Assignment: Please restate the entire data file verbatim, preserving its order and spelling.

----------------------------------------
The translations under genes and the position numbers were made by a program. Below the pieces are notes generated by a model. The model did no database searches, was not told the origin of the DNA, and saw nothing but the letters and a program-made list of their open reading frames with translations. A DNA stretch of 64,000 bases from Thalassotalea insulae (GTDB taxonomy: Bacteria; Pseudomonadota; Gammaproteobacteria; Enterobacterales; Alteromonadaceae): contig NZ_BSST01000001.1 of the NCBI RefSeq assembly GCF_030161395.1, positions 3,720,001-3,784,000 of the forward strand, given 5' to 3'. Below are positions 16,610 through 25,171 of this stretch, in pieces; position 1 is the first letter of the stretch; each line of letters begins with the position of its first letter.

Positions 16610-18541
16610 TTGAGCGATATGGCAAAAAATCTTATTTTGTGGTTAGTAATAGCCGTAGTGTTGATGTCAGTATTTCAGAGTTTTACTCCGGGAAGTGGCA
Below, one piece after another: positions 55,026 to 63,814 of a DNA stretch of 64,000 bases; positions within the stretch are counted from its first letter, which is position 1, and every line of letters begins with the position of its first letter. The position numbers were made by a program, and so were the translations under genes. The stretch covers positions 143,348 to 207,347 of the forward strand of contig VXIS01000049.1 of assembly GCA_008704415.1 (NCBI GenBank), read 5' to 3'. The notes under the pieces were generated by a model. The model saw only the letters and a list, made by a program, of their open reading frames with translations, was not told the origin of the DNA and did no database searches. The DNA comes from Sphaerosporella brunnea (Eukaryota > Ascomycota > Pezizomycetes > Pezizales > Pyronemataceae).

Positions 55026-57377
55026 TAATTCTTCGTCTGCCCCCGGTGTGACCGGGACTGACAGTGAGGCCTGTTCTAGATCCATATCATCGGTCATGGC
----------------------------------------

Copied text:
The translations under genes and the position numbers were made by a program. Below the pieces are notes generated by a model. The model did no database searches, was not told the origin of the DNA, and saw nothing but the letters and a program-made list of their open reading frames with translations. A DNA stretch of 64,000 bases from Thalassotalea insulae (GTDB taxonomy: Bacteria; Pseudomonadota; Gammaproteobacteria; Enterobacterales; Alteromonadaceae): contig NZ_BSST01000001.1 of the NCBI RefSeq assembly GCF_030161395.1, positions 3,720,001-3,784,000 of the forward strand, given 5' to 3'. Below are positions 16,610 through 25,171 of this stretch, in pieces; position 1 is the first letter of the stretch; each line of letters begins with the position of its first letter.

Positions 16610-18541
16610 TTGAGCGATATGGCAAAAAATCTTATTTTGTGGTTAGTAATAGCCGTAGTGTTGATGTCAGTATTTCAGAGTTTTACTCCGGGAAGTGGCA
Below, one piece after another: positions 55,026 to 63,814 of a DNA stretch of 64,000 bases; positions within the stretch are counted from its first letter, which is position 1, and every line of letters begins with the position of its first letter. The position numbers were made by a program, and so were the translations under genes. The stretch covers positions 143,348 to 207,347 of the forward strand of contig VXIS01000049.1 of assembly GCA_008704415.1 (NCBI GenBank), read 5' to 3'. The notes under the pieces were generated by a model. The model saw only the letters and a list, made by a program, of their open reading frames with translations, was not told the origin of the DNA and did no database searches. The DNA comes from Sphaerosporella brunnea (Eukaryota > Ascomycota > Pezizomycetes > Pezizales > Pyronemataceae).

Positions 55026-57377
55026 TAATTCTTCGTCTGCCCCCGGTGTGACCGGGACTGACAGTGAGGCCTGTTCTAGATCCATATCATCGGTCATGGC